According to Chaplin's autobiography, actor Jack Coogan, Sr (who plays several minor roles throughout the film, including the troublesome Devil in the dream sequence) told his young son that, if he couldn't cry convincingly, he'd be sent to a workhouse for real. We can never know for certain if this was the case, but what we do know is that, during the separation sequence, young Coogan delivers one of the most heart-wrenching child performances ever committed to the screen, his hands stretched outwards in a grief-stricken plea for mercy. His performance is intercut with Chaplin grappling frantically with the authorities, his widened eyes staring directly at the camera, as though actively pleading for the audience's sympathy and assistance; it's one of the director's all-time most unforgettable moments, and first decisive instance that Chaplin was able to so seamlessly blend humour and pathos. In the 1970s, Chaplin – ever the perfectionist – re-released the film with a newly-composed score, and deleted three additional sequences involving Purviance as the orphan's mother, which might explain why the kid's father (Carl Miller) apparently serves no use to the story.

Currently my #2 film of 1921:
1) Körkarlen {The Phantom Chariot} (Victor Sjöström)
2) The Kid (Charles Chaplin)

Currently my #10 film from director Charles Chaplin:
1) Modern Times (1936)
2) The Great Dictator (1940)
3) City Lights (1931)
4) Limelight (1952)
5) The Gold Rush (1925)
6) Monsieur Verdoux (1947)
7) A Woman of Paris: A Drama of Fate (1923)
8) Shoulder Arms (1918)
9) A King in New York (1957)
10) The Kid (1921)

Also on the TSPDT top 1000:
#21 - City Lights (1931)
#34 - The Gold Rush (1925)
#52 - Modern Times (1936)
#176 - Monsieur Verdoux (1947)
#252 - The Great Dictator (1940)
#403 - Limelight (1952)
#455 - The Circus (1928)
#753 - The Pilgrim (1923)
#876 - A Woman of Paris (1923)

What others have said:

“Chaplin and Coogan are so in synch here that it's believable that they really are father and son, and others on the set report that Chaplin really did treat the young actor like his son during the prolonged shoot. Like clones from two generations, Chaplin and Coogan successfully bring off virtually perfect comic scenes that come across naturally, but it's the "sentimental" scene that everyone remembers…. The pure anguish that both Coogan and Chaplin display during the separation scene feels so real that we could be watching a documentary paralleling the workhouse days of Dickens' London. Coogan's tears, outstretched arms, and silent wailing all communicate total devastation as do the cuts to Chaplin's underplayed looks of horror and desperation. Combined together, it's a sequence that lives on forever and continually is replayed in Chaplin highlights.”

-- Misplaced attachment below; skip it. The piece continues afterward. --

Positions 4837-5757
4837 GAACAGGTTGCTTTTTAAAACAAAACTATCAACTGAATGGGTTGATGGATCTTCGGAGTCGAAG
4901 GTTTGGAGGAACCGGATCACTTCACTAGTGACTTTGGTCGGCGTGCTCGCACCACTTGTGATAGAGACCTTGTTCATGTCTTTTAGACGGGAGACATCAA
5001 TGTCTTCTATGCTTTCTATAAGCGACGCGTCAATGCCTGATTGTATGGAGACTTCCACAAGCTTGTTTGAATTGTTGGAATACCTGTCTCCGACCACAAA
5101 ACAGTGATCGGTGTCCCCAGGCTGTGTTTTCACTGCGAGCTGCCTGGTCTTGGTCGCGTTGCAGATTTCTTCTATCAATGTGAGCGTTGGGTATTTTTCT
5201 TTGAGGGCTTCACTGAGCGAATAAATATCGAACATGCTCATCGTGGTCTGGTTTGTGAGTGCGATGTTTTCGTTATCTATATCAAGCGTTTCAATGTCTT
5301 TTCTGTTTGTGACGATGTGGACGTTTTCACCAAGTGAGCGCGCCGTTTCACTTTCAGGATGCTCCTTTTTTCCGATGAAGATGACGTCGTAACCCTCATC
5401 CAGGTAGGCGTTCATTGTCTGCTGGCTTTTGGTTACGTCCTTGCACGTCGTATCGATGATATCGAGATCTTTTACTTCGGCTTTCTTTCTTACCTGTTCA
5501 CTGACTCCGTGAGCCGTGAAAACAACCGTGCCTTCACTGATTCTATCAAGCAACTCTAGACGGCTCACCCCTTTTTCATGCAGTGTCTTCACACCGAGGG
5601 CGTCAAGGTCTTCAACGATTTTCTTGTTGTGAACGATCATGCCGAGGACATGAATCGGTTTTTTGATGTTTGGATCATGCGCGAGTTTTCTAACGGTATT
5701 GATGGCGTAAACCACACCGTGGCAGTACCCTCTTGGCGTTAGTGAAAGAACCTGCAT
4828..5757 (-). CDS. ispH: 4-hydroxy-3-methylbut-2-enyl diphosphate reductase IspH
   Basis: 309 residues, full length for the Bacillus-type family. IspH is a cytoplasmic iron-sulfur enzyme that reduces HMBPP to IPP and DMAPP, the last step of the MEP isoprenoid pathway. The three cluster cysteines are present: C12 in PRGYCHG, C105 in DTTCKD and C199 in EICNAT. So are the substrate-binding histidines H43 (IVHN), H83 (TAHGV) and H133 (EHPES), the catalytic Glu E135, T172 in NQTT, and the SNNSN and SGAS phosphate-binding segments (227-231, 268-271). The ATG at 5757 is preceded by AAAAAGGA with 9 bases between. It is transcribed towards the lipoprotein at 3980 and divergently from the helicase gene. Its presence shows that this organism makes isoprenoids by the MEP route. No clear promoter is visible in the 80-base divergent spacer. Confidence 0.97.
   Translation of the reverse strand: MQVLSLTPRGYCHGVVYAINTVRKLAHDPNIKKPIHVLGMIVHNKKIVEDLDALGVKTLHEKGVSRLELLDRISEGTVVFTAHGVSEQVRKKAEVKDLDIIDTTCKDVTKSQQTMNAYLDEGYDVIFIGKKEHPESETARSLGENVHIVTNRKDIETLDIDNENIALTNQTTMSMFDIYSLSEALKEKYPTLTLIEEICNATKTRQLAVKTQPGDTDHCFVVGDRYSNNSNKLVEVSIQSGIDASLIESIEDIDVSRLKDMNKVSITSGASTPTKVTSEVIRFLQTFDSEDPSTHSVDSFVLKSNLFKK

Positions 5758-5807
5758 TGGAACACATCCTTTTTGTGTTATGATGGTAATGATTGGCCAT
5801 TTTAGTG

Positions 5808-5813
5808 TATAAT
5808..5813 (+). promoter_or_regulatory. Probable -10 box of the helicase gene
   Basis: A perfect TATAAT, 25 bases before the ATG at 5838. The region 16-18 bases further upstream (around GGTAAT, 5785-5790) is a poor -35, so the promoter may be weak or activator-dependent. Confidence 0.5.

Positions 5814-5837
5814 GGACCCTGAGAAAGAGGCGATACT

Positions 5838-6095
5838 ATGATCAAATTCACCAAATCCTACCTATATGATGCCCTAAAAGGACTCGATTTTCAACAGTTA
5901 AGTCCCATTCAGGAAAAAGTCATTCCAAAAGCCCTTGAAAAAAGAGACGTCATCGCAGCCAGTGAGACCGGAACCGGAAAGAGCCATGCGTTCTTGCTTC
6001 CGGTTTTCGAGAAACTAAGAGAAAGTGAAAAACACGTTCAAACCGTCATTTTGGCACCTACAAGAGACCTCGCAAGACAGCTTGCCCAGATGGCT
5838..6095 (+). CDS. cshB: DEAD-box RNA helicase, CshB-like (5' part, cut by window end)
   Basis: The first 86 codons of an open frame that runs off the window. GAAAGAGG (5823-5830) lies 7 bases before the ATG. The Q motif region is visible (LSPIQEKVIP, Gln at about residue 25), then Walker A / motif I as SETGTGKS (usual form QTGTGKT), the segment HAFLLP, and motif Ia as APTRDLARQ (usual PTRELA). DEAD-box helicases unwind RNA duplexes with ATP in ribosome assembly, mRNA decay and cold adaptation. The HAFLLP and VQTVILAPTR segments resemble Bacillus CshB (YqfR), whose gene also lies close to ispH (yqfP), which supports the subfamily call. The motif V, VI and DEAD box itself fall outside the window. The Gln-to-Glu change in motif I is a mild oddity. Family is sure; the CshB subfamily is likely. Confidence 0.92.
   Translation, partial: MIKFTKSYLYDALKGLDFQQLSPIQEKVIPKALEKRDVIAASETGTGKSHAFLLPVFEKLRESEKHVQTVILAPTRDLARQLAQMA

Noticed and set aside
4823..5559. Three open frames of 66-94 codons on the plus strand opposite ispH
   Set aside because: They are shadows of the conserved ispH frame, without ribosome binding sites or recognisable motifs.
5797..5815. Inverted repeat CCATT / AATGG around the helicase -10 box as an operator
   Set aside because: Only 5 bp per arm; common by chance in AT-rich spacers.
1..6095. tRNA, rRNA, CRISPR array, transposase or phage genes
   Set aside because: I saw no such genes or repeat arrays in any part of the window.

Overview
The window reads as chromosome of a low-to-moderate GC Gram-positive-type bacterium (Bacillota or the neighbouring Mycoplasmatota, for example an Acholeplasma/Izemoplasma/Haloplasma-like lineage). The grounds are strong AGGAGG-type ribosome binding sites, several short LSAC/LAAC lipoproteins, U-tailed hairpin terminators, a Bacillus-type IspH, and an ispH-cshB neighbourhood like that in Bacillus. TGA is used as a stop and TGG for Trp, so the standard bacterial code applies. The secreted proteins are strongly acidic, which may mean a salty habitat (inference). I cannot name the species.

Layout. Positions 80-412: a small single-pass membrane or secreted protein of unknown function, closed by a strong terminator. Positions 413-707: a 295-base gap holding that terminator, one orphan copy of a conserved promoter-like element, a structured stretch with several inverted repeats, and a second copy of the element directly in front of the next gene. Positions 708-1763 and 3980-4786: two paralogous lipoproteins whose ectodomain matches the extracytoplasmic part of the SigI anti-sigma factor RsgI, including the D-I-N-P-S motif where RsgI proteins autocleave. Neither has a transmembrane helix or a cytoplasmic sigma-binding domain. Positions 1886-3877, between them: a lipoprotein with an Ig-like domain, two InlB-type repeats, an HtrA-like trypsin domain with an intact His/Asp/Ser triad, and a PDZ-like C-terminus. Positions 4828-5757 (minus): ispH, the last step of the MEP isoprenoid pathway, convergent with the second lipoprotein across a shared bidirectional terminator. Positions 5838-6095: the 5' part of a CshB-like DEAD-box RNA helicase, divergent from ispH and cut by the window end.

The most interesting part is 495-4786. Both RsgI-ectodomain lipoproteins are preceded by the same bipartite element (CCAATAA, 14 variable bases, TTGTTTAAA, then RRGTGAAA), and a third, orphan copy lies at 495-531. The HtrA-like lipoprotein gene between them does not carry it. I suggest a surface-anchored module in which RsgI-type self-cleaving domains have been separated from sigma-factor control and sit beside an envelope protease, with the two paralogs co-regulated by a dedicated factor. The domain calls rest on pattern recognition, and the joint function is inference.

John Nesbit

“While losing his son undoubtedly reawakened those old boyhood memories, their artistic rendering took place with Charlie's heart, not his head. And the idea probably succeeds because it is largely unconscious rather than self-conscious autobiography…Taking the lowbrow slapstick route, he quarried for bits and shticks, not archetypes and myths. But funny things can happen on that low road to comedy, just as they do on the high road to tragedy. Just as Oedipus and Laius--father and son--encounter each other by chance at one of life's crossroads, so Charlie the fatherless kid and Chaplin the childless father accidentally meet in a London lane. Unlike their ancient predecessors, whose hearts are filled with mistrust and hate, Charlie Chaplin and the lost child are filled with yearning and affection. And so their tale is a bittersweet ballad of love and loss. Griminess is next to Godliness in a comic universe where the disinherited can inherit the earth.”
Stephen M. Weissman

“Unless your heart is as stony as a biblical execution, I challenge you to watch unmoved as Charlie Chaplin's heroic vagabond rescues five-year-old Jackie Coogan from being hauled away to the "orphan asylum." At this point in The Kid, Chaplin's musical score tugs any heartstrings not yet plucked by the look on the Kid's face as he pleads for release, or on the Tramp's as he victoriously embraces the foundling child. Say what you will about Chaplin's deployment of pathos (you can almost see him pulling the pin with his teeth and lobbing it into our laps), this scene in "a picture with a smile and perhaps a tear" is one of those glorious movie moments that demonstrates what the medium can do when the right emotionally haunted, increasingly self-absorbed, control-freak genius is calling the shots.”
Mark Bourne
Extracts of reviews for other Chaplin pictures: